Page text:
Growing up, I avoided country music like most kids do green vegetables. The genre’s overbearing fiddles and drawling vocals bored me to death. Then, there were those predictable themes of alcoholism, agrarian life and patriotism.
I eventually realized why I really disliked country: Yearning for an antebellum home and cotton fields to match, it seemed to be trapped in the “good ole days.” Country music was all too willing to pawn away my hard-earned rights as a woman and person of color for the sake of three minutes and forty-five seconds of twangy nostalgia. It was hyper-conservative; I was anything but. The moment those tell-tale plucks of a dulcimer appeared on the airwaves, I’d spin the radio’s dial in the opposite direction. I wasn’t having any of it, and I’d be damned if a bigoted musician profited from my listenership.
And then Natalie “mic drop” Maines dissed George W. Bush.
We’re ashamed that the President of the United States is from Texas. All it took were twelve dissenting words to forever change my perspective on country music. I’d never listened to Dixie Chicks before, but the subsequent media firestorm surrounding the incident schooled me in everything I needed to know about the trio: They were rural, whip-smart and opinionated as all get out.
My sentiments toward country music were both affirmed and invalidated. Yes, the country music community is chock-full of conservative zealots. But there are a handful of people who — like Maines –aren’t afraid to call out a social injustice when they see one.
The Chicks are in good company. Many of the artists we now consider country music legends lean(ed) to the political left. Johnny Cash‘s “The Man In Black” is a liberal anti-war, anti-prison industrial complex manifesto. When asked about his political affiliation in 2005, Merle Haggard quipped, “Let’s just say I didn’t vote for George Bush.” And when it comes to having a queer fanbase, Lord knows Dolly Parton is the original Mother Monster.
While Dixie Chicks fans were passive aggressively cracking their copies of Wide Open Spaces in half over their knees in ’03, I was buying their entire discography.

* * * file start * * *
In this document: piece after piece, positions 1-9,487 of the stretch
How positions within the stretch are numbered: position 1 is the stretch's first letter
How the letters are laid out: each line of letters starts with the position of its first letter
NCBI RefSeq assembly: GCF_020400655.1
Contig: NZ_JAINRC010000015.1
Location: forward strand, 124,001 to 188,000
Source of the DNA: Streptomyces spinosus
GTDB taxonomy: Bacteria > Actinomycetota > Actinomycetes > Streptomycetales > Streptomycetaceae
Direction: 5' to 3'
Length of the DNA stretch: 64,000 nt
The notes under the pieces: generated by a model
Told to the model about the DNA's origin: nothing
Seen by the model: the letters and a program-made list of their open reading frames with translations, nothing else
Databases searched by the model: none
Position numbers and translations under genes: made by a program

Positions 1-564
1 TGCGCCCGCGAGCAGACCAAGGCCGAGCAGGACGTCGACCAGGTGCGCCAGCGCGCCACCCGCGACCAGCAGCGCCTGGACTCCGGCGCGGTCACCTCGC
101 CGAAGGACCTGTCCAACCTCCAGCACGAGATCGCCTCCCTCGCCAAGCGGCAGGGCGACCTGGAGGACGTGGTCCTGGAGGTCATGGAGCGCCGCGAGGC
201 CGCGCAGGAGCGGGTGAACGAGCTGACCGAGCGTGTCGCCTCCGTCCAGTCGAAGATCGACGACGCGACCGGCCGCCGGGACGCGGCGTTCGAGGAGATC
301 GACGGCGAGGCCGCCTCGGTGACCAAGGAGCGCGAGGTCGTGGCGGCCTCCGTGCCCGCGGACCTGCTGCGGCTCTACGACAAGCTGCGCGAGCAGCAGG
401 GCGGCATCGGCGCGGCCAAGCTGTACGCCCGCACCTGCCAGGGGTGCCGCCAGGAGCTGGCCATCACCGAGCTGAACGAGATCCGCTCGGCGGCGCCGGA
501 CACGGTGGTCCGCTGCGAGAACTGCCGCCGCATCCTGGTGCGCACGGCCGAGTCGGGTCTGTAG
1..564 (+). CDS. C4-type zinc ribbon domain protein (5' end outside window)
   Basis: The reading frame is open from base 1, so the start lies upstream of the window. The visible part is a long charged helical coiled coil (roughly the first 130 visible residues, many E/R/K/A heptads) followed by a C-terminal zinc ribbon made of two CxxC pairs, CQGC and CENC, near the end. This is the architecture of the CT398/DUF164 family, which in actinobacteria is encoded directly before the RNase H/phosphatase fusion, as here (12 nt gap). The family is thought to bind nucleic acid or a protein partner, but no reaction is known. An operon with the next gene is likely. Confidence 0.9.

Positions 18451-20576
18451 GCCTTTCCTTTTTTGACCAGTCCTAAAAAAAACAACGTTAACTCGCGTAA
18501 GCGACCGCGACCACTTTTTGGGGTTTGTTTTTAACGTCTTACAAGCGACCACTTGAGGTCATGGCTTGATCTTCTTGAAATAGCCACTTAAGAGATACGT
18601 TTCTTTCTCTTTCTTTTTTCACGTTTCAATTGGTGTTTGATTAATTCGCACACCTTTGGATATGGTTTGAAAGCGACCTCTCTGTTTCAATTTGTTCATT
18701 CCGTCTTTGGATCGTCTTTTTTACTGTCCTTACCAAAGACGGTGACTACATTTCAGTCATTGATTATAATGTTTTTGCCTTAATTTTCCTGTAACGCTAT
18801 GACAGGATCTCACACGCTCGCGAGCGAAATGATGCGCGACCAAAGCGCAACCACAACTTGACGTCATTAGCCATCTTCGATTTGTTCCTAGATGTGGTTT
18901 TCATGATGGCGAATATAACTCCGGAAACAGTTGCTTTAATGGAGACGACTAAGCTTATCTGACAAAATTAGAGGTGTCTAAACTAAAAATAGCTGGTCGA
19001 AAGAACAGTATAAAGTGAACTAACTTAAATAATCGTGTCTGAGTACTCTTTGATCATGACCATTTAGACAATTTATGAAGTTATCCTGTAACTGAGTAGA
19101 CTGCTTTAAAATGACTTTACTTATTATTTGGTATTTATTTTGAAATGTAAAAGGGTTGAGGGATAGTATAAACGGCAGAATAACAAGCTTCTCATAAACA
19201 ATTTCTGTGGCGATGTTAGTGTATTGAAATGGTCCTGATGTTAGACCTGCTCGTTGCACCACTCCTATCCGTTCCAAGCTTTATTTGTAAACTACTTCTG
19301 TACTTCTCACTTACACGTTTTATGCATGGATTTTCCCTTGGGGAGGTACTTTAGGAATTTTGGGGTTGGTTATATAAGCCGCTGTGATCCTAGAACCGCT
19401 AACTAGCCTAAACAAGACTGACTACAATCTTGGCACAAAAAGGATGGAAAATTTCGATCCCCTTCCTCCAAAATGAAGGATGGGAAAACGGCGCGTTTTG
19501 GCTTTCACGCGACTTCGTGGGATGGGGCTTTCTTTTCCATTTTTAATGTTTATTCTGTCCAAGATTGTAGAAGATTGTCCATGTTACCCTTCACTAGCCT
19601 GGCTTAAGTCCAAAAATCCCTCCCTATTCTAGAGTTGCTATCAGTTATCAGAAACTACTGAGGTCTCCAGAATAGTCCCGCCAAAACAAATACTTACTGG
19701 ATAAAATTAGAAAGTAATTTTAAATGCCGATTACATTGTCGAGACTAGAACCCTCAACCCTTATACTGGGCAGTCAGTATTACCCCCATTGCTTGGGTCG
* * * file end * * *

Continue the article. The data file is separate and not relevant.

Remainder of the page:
I fell in love with country music a little.
Then I fell in love with country music a lot.
I’m still politically correct when it comes to not supporting country musicians who do not support me. I self-flagellate whenever I catch myself humming along to Gretchen Wilson’s “Redneck Woman” or Miranda Lambert’s “Kerosene.” But whenever an unlikely country musician comes out, be it literally (Chely Wright) or in support of marriage equality (Carrie Underwood), listening to their music becomes all the more satisfying.
The following are songs on which I allow my radio dial to linger. These are songs I’m okay humming along with as they play over a supermarket intercom.
These are songs by country musicians who’ll love you back.
100% Country, 0% A**hole
Wrong Side Of Memphis – Trisha Yearwood
Thank God I’m A Country Boy – John Denver
Beer Run – Todd Snider
Personal Jesus – Johnny Cash (Depeche Mode cover)
The Scientist – Willie Nelson (Coldplay cover)
Cupid’s Got A Shotgun – Carrie Underwood
9 to 5 – Dolly Parton
Last Dollar (Fly Away) – Tim McGraw
Mississippi – Dixie Chicks (Bob Dylan cover)
She’s Not Just A Pretty Face – Shania Twain
Be Back Home – Big Kenny
Damn Liar – Chely Wright
You Can Never Tell (C’est La Vie) – Emmylou Harris
Copperhead Road – Steve Earle
True Believers – Darius Rucker
Mama Tried – Merle Haggard
You’re Gonna Make Me Lonesome When You Go – Miley Cyrus (Bob Dylan cover)
Friends In Low Places – Garth Brooks
Tell me your favorite tracks by progressive country artists below.
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